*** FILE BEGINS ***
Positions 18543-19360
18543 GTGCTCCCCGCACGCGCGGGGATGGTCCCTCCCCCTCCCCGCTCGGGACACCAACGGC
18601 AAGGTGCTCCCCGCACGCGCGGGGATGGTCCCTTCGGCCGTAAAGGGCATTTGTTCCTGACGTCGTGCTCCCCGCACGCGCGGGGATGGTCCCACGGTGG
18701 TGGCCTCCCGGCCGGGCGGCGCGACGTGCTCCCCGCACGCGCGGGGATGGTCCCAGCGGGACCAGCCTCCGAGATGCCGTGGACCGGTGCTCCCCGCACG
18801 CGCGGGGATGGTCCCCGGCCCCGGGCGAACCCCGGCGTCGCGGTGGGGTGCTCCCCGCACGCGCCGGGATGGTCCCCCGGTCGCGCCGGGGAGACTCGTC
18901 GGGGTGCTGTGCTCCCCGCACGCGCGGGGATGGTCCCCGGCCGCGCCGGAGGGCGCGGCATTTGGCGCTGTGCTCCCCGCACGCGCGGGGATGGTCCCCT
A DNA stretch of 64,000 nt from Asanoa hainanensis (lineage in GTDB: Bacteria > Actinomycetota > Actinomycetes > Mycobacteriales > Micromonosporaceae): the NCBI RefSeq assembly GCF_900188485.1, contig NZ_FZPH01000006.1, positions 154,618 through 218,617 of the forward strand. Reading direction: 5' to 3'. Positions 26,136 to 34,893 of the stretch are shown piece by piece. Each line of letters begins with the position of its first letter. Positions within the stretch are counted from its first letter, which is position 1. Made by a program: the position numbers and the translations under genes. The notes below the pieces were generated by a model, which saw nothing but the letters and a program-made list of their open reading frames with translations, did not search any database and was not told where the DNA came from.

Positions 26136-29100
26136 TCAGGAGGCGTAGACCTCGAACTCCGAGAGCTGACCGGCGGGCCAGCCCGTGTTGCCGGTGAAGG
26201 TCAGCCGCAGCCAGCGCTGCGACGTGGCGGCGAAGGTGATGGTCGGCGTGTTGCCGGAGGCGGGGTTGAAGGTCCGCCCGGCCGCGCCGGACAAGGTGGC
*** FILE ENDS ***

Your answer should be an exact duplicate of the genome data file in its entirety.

Positions 18543-19360
18543 GTGCTCCCCGCACGCGCGGGGATGGTCCCTCCCCCTCCCCGCTCGGGACACCAACGGC
18601 AAGGTGCTCCCCGCACGCGCGGGGATGGTCCCTTCGGCCGTAAAGGGCATTTGTTCCTGACGTCGTGCTCCCCGCACGCGCGGGGATGGTCCCACGGTGG
18701 TGGCCTCCCGGCCGGGCGGCGCGACGTGCTCCCCGCACGCGCGGGGATGGTCCCAGCGGGACCAGCCTCCGAGATGCCGTGGACCGGTGCTCCCCGCACG
18801 CGCGGGGATGGTCCCCGGCCCCGGGCGAACCCCGGCGTCGCGGTGGGGTGCTCCCCGCACGCGCCGGGATGGTCCCCCGGTCGCGCCGGGGAGACTCGTC
18901 GGGGTGCTGTGCTCCCCGCACGCGCGGGGATGGTCCCCGGCCGCGCCGGAGGGCGCGGCATTTGGCGCTGTGCTCCCCGCACGCGCGGGGATGGTCCCCT
A DNA stretch of 64,000 nt from Asanoa hainanensis (lineage in GTDB: Bacteria > Actinomycetota > Actinomycetes > Mycobacteriales > Micromonosporaceae): the NCBI RefSeq assembly GCF_900188485.1, contig NZ_FZPH01000006.1, positions 154,618 through 218,617 of the forward strand. Reading direction: 5' to 3'. Positions 26,136 to 34,893 of the stretch are shown piece by piece. Each line of letters begins with the position of its first letter. Positions within the stretch are counted from its first letter, which is position 1. Made by a program: the position numbers and the translations under genes. The notes below the pieces were generated by a model, which saw nothing but the letters and a program-made list of their open reading frames with translations, did not search any database and was not told where the DNA came from.

Positions 26136-29100
26136 TCAGGAGGCGTAGACCTCGAACTCCGAGAGCTGACCGGCGGGCCAGCCCGTGTTGCCGGTGAAGG
26201 TCAGCCGCAGCCAGCGCTGCGACGTGGCGGCGAAGGTGATGGTCGGCGTGTTGCCGGAGGCGGGGTTGAAGGTCCGCCCGGCCGCGCCGGACAAGGTGGC